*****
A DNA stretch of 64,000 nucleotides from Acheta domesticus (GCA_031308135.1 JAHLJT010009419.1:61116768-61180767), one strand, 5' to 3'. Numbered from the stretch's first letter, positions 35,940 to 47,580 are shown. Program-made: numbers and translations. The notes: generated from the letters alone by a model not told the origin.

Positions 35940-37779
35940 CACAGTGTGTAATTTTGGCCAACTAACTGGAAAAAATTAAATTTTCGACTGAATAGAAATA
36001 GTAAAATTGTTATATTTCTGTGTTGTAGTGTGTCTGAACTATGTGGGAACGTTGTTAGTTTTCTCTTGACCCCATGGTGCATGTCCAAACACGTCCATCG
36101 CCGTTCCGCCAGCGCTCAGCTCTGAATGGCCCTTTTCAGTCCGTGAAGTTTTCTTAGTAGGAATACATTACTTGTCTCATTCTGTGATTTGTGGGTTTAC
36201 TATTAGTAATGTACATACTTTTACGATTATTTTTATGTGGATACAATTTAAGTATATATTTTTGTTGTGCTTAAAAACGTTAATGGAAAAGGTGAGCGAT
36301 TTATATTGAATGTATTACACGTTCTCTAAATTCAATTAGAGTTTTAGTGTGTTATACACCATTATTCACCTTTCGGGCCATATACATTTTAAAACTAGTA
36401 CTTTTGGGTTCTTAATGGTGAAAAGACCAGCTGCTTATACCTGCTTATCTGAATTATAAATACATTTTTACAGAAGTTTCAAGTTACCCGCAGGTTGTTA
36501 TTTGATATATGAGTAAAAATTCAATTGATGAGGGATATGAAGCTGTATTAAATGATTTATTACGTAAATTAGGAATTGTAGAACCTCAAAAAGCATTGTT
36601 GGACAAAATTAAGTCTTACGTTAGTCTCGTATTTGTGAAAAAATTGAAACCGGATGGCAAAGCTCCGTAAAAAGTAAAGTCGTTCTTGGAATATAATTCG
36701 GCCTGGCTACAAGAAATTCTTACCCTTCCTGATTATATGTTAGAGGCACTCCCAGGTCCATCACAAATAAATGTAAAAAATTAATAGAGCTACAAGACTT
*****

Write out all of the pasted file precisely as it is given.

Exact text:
A DNA stretch of 64,000 nucleotides from Acheta domesticus (GCA_031308135.1 JAHLJT010009419.1:61116768-61180767), one strand, 5' to 3'. Numbered from the stretch's first letter, positions 35,940 to 47,580 are shown. Program-made: numbers and translations. The notes: generated from the letters alone by a model not told the origin.

Positions 35940-37779
35940 CACAGTGTGTAATTTTGGCCAACTAACTGGAAAAAATTAAATTTTCGACTGAATAGAAATA
36001 GTAAAATTGTTATATTTCTGTGTTGTAGTGTGTCTGAACTATGTGGGAACGTTGTTAGTTTTCTCTTGACCCCATGGTGCATGTCCAAACACGTCCATCG
36101 CCGTTCCGCCAGCGCTCAGCTCTGAATGGCCCTTTTCAGTCCGTGAAGTTTTCTTAGTAGGAATACATTACTTGTCTCATTCTGTGATTTGTGGGTTTAC
36201 TATTAGTAATGTACATACTTTTACGATTATTTTTATGTGGATACAATTTAAGTATATATTTTTGTTGTGCTTAAAAACGTTAATGGAAAAGGTGAGCGAT
36301 TTATATTGAATGTATTACACGTTCTCTAAATTCAATTAGAGTTTTAGTGTGTTATACACCATTATTCACCTTTCGGGCCATATACATTTTAAAACTAGTA
36401 CTTTTGGGTTCTTAATGGTGAAAAGACCAGCTGCTTATACCTGCTTATCTGAATTATAAATACATTTTTACAGAAGTTTCAAGTTACCCGCAGGTTGTTA
36501 TTTGATATATGAGTAAAAATTCAATTGATGAGGGATATGAAGCTGTATTAAATGATTTATTACGTAAATTAGGAATTGTAGAACCTCAAAAAGCATTGTT
36601 GGACAAAATTAAGTCTTACGTTAGTCTCGTATTTGTGAAAAAATTGAAACCGGATGGCAAAGCTCCGTAAAAAGTAAAGTCGTTCTTGGAATATAATTCG
36701 GCCTGGCTACAAGAAATTCTTACCCTTCCTGATTATATGTTAGAGGCACTCCCAGGTCCATCACAAATAAATGTAAAAAATTAATAGAGCTACAAGACTT